Even though smoking cessation can provide older smokers with increased quality and quantity of life, older smokers are asked to quit less often, given fewer resources and provided with less guidance than younger smokers
[23,26]. The myth that smoking protects against AD may discourage cessation attempts among older smokers and contribute to the reluctance of healthcare providers to treat tobacco dependence in older smokers [23]. While there is not yet any research on the effects of smoking cessation on AD risk and progression, given that smoking is a significant risk factor for CVD and AD, it makes sense that smoking cessation should become an integral part of the prevention and treatment of AD. Even as we research the specific effects of smoking cessation as an intervention to prevent or slow AD, because of its many other benefits, smoking cessation needs to become a priority in the care of all older smokers.
Note: Full text PDF freely available from link immediately above.

Referenced J Alzheimers Dis study:


[font='ARIAL','SANS-SERIF'] [font='ARIAL','SANS-SERIF']
 
[/font]
[/font]
[/font]
Reply

JohnPolito
Joined: 11 Nov 2008, 19:22

04 Sep 2010, 15:23 #16

Smoking and everyday prospective memory:
A comparison of self-report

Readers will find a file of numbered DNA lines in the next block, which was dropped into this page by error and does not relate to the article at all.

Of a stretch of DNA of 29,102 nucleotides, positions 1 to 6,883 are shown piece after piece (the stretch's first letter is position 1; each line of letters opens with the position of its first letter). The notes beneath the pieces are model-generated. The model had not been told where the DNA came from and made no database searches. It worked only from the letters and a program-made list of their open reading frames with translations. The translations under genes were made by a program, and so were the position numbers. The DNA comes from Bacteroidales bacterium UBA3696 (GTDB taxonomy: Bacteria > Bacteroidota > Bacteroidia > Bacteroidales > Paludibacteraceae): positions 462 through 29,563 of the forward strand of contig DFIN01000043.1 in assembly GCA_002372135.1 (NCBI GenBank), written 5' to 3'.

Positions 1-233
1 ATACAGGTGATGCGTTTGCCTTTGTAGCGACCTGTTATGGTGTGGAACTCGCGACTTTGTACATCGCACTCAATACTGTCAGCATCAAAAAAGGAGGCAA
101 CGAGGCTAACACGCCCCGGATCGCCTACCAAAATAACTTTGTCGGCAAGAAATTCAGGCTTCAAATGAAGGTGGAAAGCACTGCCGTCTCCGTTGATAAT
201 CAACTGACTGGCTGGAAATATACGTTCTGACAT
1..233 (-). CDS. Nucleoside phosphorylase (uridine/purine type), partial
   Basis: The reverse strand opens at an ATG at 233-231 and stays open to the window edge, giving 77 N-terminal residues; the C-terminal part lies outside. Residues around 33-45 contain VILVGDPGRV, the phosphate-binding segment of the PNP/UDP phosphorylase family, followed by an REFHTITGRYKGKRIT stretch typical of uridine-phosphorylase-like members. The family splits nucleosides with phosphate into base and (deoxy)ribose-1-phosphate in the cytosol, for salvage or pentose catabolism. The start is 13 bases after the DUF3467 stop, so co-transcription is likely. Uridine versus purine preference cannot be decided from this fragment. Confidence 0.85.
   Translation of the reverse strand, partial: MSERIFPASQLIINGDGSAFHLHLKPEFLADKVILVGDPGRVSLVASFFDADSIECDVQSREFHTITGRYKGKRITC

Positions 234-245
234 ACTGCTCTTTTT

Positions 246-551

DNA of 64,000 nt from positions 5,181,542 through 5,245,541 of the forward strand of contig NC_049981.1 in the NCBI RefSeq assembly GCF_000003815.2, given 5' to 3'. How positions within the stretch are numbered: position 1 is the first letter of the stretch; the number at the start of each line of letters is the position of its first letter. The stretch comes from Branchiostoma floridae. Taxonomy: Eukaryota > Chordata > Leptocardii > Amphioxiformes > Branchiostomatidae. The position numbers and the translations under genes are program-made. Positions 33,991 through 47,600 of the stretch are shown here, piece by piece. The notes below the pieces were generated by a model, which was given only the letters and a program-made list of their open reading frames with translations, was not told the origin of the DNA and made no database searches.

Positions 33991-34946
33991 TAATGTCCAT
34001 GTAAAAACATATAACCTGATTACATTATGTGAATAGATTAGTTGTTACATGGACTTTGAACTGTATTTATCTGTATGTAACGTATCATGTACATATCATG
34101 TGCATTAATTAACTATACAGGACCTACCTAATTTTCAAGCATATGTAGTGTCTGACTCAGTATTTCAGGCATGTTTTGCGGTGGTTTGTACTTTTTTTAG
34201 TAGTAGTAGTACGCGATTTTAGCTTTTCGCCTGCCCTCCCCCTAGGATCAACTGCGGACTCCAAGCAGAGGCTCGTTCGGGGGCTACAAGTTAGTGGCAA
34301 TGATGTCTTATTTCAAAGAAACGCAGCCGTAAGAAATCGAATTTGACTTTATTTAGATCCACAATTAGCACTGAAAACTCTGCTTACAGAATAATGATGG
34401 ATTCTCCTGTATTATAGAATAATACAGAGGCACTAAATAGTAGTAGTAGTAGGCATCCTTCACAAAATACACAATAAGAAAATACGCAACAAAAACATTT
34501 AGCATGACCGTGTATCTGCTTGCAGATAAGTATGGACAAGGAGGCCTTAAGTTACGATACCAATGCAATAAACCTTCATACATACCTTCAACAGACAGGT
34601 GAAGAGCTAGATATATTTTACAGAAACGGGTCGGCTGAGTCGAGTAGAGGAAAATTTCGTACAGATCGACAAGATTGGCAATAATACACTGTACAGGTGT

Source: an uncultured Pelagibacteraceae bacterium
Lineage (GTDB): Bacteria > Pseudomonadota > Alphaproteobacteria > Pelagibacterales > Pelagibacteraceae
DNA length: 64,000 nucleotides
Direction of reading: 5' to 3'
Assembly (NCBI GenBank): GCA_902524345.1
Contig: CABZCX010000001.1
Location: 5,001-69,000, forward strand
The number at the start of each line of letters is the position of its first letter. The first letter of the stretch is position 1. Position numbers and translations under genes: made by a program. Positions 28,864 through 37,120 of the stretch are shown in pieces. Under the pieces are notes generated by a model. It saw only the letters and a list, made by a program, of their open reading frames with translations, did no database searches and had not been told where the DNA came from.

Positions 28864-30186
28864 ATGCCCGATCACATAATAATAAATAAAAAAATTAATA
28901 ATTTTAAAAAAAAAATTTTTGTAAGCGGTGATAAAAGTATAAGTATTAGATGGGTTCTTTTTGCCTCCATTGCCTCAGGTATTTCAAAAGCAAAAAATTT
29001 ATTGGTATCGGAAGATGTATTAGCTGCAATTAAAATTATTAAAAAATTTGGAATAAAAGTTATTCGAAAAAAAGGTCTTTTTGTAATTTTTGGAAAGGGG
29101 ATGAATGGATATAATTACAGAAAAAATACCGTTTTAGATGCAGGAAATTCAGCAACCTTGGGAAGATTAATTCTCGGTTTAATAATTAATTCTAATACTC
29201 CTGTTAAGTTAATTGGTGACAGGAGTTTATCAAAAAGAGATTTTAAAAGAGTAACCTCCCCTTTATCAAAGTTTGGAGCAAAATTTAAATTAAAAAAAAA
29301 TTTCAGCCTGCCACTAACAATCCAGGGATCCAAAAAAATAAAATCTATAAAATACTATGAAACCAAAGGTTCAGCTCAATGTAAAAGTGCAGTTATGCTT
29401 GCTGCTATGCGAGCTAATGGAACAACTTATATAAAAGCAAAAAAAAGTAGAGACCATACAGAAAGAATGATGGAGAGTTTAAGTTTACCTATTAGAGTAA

and objective methodologies

Drug and Alcohol Dependence. 2010 August 25. [Epub ahead of print]

Heffernan T, O'Neill T, Moss M.

Abstract

AIMS: To examine whether persistent smoking leads to impairments in self-reported and objective measures of prospective memory (PM: the cognitive ability to remember to carry out activities at some future point in time).

METHODS: An opportunity sample of 18 existing smokers and 22 who had never smoked were compared. An existing-groups design was utilised, comparing a smoking group with a never-smoked control group as the independent factor. Scores on the sub-scales of the Prospective and Retrospective Memory Questionnaire (PRMQ) and scores on the Cambridge Prospective Memory Test (CAMPROMPT) constituted the dependent factors. Age, mood, other drug use, strategy scores and IQ were also measured. Each participant was tested in a laboratory setting. Self-reported PM lapses were measured using the PRMQ. The CAMPROMPT was used as an objective measure of PM. Alcohol and other drug use were assessed by a Recreational Drug Use Questionnaire. The Hospital Anxiety and Depression Scale gauged levels of anxiety and depression. A strategy scale measured the number of strategies used to aid memory. The National Adult Reading Test measured IQ.